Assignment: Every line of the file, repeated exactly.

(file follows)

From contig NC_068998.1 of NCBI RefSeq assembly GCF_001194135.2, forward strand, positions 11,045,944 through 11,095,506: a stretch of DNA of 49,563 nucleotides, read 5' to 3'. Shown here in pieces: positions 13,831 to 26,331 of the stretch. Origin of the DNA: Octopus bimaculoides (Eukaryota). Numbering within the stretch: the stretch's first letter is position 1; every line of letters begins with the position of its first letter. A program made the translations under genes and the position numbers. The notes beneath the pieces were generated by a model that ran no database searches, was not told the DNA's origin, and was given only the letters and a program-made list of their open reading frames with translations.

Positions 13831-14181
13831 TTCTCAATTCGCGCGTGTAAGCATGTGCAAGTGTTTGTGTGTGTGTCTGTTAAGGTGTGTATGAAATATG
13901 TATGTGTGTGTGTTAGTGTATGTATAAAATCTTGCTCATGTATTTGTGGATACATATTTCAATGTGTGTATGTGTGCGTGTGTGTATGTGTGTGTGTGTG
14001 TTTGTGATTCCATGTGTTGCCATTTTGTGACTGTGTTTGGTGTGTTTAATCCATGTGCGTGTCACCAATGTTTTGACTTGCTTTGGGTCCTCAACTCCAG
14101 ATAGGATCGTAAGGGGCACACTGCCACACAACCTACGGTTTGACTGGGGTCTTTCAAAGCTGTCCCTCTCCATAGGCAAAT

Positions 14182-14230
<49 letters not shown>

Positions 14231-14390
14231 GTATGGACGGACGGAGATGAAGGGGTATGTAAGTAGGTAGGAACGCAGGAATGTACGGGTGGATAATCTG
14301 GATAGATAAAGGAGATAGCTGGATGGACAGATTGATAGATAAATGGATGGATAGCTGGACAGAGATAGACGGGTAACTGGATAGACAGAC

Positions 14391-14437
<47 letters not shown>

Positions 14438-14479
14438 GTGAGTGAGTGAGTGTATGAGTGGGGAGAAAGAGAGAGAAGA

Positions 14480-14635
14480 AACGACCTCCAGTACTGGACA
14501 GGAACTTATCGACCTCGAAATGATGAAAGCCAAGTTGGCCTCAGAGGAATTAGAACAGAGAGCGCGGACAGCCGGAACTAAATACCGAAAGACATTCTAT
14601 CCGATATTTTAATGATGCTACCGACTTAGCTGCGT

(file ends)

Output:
From contig NC_068998.1 of NCBI RefSeq assembly GCF_001194135.2, forward strand, positions 11,045,944 through 11,095,506: a stretch of DNA of 49,563 nucleotides, read 5' to 3'. Shown here in pieces: positions 13,831 to 26,331 of the stretch. Origin of the DNA: Octopus bimaculoides (Eukaryota). Numbering within the stretch: the stretch's first letter is position 1; every line of letters begins with the position of its first letter. A program made the translations under genes and the position numbers. The notes beneath the pieces were generated by a model that ran no database searches, was not told the DNA's origin, and was given only the letters and a program-made list of their open reading frames with translations.

Positions 13831-14181
13831 TTCTCAATTCGCGCGTGTAAGCATGTGCAAGTGTTTGTGTGTGTGTCTGTTAAGGTGTGTATGAAATATG
13901 TATGTGTGTGTGTTAGTGTATGTATAAAATCTTGCTCATGTATTTGTGGATACATATTTCAATGTGTGTATGTGTGCGTGTGTGTATGTGTGTGTGTGTG
14001 TTTGTGATTCCATGTGTTGCCATTTTGTGACTGTGTTTGGTGTGTTTAATCCATGTGCGTGTCACCAATGTTTTGACTTGCTTTGGGTCCTCAACTCCAG
14101 ATAGGATCGTAAGGGGCACACTGCCACACAACCTACGGTTTGACTGGGGTCTTTCAAAGCTGTCCCTCTCCATAGGCAAAT

Positions 14182-14230
<49 letters not shown>

Positions 14231-14390
14231 GTATGGACGGACGGAGATGAAGGGGTATGTAAGTAGGTAGGAACGCAGGAATGTACGGGTGGATAATCTG
14301 GATAGATAAAGGAGATAGCTGGATGGACAGATTGATAGATAAATGGATGGATAGCTGGACAGAGATAGACGGGTAACTGGATAGACAGAC

Positions 14391-14437
<47 letters not shown>

Positions 14438-14479
14438 GTGAGTGAGTGAGTGTATGAGTGGGGAGAAAGAGAGAGAAGA

Positions 14480-14635
14480 AACGACCTCCAGTACTGGACA
14501 GGAACTTATCGACCTCGAAATGATGAAAGCCAAGTTGGCCTCAGAGGAATTAGAACAGAGAGCGCGGACAGCCGGAACTAAATACCGAAAGACATTCTAT
14601 CCGATATTTTAATGATGCTACCGACTTAGCTGCGT